For heavy oils with viscosities ranging from 1,000 to 10,000 mPa·s (cP) in Western Canada, primary production and waterflood together can only recover 8 – 15 % original oil-in-place (OOIP) at their economic limit due to the adverse mobility ratio, severe water channeling and low reservoir pressure and formation voidage. These heavy oils usually have a relatively high content of acids which can react with alkalis to form in-situ surfactants. The loosely consolidated sandstone formations where these oils are deposited are characterized by high porosity, permeability and low reservoir temperature. These reservoir conditions are favorable for polymer application. Therefore, there is a potential to improve waterflood in these reservoirs by applying alkaline/polymer (A/P) flooding.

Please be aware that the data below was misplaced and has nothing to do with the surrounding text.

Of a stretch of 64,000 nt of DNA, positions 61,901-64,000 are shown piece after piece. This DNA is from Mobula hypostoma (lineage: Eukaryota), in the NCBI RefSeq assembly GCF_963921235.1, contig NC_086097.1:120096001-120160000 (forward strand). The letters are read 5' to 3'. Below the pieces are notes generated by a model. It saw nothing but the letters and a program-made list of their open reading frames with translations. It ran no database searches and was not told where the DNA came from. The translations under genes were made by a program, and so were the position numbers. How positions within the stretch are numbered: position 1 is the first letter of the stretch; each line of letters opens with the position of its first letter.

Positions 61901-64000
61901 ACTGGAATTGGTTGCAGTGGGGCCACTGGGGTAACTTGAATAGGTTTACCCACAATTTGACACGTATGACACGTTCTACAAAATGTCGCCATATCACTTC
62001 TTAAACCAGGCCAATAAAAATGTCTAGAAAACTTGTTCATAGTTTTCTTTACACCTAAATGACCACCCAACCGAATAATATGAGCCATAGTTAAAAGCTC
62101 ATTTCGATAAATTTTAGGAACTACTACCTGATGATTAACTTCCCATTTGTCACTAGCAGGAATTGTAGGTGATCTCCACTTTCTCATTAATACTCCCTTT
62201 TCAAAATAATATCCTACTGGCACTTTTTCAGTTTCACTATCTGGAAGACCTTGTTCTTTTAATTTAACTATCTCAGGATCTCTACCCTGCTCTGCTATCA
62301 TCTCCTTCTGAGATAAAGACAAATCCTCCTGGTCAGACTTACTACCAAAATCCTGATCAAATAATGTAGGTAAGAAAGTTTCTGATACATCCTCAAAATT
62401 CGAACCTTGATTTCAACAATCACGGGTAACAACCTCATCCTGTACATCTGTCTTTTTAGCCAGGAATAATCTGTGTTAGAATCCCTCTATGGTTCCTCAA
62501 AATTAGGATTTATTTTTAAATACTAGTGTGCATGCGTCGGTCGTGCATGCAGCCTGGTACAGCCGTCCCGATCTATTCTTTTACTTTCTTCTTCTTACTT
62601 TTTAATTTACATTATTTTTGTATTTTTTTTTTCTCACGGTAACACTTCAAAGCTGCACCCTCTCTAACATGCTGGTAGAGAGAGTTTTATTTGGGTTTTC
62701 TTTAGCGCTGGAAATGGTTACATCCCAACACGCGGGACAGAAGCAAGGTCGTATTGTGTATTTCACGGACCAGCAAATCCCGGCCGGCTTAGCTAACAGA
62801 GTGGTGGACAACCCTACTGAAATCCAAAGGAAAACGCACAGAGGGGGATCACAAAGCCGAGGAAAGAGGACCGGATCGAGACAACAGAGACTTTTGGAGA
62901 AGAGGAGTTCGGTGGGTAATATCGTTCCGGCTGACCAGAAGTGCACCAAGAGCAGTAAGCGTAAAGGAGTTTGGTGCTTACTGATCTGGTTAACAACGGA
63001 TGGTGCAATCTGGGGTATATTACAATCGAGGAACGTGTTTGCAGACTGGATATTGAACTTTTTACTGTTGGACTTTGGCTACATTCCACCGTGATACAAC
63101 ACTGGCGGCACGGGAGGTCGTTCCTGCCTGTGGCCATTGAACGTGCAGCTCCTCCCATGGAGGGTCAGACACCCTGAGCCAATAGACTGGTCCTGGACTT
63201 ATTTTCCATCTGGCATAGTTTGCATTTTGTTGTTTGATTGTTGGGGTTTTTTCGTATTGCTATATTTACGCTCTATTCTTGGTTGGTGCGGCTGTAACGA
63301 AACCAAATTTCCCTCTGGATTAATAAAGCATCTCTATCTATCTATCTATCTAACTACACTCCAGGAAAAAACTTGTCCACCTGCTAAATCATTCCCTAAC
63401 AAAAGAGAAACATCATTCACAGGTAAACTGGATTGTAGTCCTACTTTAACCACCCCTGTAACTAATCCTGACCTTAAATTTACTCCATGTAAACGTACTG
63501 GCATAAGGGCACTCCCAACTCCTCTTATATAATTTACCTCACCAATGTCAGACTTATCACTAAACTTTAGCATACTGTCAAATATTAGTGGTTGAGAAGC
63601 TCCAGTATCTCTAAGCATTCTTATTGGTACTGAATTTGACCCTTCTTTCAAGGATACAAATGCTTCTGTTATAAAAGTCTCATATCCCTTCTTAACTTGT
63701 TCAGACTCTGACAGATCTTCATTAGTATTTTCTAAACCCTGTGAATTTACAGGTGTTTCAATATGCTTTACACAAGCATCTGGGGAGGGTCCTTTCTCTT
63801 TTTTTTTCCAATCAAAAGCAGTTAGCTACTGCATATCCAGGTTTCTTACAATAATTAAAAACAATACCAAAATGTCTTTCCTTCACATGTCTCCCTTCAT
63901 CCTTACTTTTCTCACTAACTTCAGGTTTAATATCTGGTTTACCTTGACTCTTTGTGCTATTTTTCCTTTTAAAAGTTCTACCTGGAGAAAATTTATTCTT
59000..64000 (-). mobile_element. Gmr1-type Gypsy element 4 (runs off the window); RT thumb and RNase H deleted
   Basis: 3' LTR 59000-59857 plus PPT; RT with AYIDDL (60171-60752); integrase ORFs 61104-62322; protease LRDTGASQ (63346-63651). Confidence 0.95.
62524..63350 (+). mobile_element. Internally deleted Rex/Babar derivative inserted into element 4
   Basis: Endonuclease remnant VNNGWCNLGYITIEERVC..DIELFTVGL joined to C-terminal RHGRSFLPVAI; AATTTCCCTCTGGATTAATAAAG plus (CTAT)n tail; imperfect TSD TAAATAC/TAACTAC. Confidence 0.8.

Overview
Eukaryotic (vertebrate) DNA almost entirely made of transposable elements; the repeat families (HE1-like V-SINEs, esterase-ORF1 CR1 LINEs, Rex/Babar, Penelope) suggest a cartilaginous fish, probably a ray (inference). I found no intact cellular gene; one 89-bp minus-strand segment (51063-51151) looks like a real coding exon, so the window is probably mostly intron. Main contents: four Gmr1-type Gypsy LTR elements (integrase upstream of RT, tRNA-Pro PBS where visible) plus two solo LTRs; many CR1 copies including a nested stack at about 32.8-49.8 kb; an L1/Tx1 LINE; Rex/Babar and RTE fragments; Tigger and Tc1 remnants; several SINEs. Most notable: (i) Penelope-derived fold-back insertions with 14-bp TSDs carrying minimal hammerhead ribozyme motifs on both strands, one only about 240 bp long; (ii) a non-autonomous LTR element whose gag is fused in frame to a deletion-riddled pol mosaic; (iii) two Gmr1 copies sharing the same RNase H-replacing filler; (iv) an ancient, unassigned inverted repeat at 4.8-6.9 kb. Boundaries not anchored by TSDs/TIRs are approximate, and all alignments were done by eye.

This paper presents the results of a laboratory study of A/P flooding for heavy oil recovery, including viscosity measurements, flood tests conducted in channeled sandpacks, residual resistance factor (Frr) determination, and residual oil distribution tests. A heavy oil with a viscosity of 1,202 cP and an acid number of 1.07 (mg KOH/g-oil) and produced brine collected from a heavy oil reservoir in Alberta are used in this study. The experimental results show that addition of polymer to alkaline solution reinforces stability and strength of in-situ formed emulsions. It is found that the distribution of the injected chemical solution into the high permeable cannels leads to the diversion of the subsequently injected chemical solution to low permeable zones with higher oil saturation due to the formation of blockage in the channel zones. Consequently, pressure build-up during chemical slug injection is the key to the improvement of displacement efficiency. Flood tests also show that alkaline-polymer flooding is more efficient than either alkaline flooding or polymer flooding. The optimal formulation for the heavy oil used in this study is 0.4% NaOH + 0.2% Na2CO3 + 1,000 mg/l polymer, with a tertiary oil recovery of 25 – 30 % OOIP over waterflood. Analysis of the results of the residual oil distributions in the channeled sandpacks at the end of A/P flooding shows that A/P flooding can effectively improve the sweep efficiency of waterflood for the heavy oil.

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